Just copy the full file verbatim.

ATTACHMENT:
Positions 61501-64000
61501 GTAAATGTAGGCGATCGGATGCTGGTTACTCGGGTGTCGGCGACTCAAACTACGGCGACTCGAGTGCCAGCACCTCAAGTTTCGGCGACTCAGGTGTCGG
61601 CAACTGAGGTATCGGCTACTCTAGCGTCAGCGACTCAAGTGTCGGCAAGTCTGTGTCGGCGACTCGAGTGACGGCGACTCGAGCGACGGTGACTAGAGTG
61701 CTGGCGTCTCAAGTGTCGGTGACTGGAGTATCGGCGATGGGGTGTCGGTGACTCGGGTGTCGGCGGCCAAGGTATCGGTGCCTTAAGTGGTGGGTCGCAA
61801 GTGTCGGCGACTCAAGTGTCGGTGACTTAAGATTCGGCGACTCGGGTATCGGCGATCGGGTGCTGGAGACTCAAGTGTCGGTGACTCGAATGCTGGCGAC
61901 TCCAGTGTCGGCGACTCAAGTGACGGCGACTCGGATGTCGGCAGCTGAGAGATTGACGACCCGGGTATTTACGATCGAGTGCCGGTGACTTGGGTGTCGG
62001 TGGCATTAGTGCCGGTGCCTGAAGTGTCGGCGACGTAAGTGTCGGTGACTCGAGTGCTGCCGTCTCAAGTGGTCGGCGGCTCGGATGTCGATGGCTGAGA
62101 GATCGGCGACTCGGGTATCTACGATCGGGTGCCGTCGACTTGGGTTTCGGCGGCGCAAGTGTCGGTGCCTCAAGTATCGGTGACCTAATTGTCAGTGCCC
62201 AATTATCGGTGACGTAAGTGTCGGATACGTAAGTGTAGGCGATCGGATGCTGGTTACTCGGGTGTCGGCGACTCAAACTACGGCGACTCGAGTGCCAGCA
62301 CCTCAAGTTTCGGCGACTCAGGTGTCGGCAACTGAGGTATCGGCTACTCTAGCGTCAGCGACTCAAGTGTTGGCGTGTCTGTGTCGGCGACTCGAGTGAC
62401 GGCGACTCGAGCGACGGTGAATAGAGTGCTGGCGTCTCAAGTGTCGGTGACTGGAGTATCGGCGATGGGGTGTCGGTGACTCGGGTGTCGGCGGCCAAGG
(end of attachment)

Positions 61501-64000
61501 GTAAATGTAGGCGATCGGATGCTGGTTACTCGGGTGTCGGCGACTCAAACTACGGCGACTCGAGTGCCAGCACCTCAAGTTTCGGCGACTCAGGTGTCGG
61601 CAACTGAGGTATCGGCTACTCTAGCGTCAGCGACTCAAGTGTCGGCAAGTCTGTGTCGGCGACTCGAGTGACGGCGACTCGAGCGACGGTGACTAGAGTG
61701 CTGGCGTCTCAAGTGTCGGTGACTGGAGTATCGGCGATGGGGTGTCGGTGACTCGGGTGTCGGCGGCCAAGGTATCGGTGCCTTAAGTGGTGGGTCGCAA
61801 GTGTCGGCGACTCAAGTGTCGGTGACTTAAGATTCGGCGACTCGGGTATCGGCGATCGGGTGCTGGAGACTCAAGTGTCGGTGACTCGAATGCTGGCGAC
61901 TCCAGTGTCGGCGACTCAAGTGACGGCGACTCGGATGTCGGCAGCTGAGAGATTGACGACCCGGGTATTTACGATCGAGTGCCGGTGACTTGGGTGTCGG
62001 TGGCATTAGTGCCGGTGCCTGAAGTGTCGGCGACGTAAGTGTCGGTGACTCGAGTGCTGCCGTCTCAAGTGGTCGGCGGCTCGGATGTCGATGGCTGAGA
62101 GATCGGCGACTCGGGTATCTACGATCGGGTGCCGTCGACTTGGGTTTCGGCGGCGCAAGTGTCGGTGCCTCAAGTATCGGTGACCTAATTGTCAGTGCCC
62201 AATTATCGGTGACGTAAGTGTCGGATACGTAAGTGTAGGCGATCGGATGCTGGTTACTCGGGTGTCGGCGACTCAAACTACGGCGACTCGAGTGCCAGCA
62301 CCTCAAGTTTCGGCGACTCAGGTGTCGGCAACTGAGGTATCGGCTACTCTAGCGTCAGCGACTCAAGTGTTGGCGTGTCTGTGTCGGCGACTCGAGTGAC
62401 GGCGACTCGAGCGACGGTGAATAGAGTGCTGGCGTCTCAAGTGTCGGTGACTGGAGTATCGGCGATGGGGTGTCGGTGACTCGGGTGTCGGCGGCCAAGG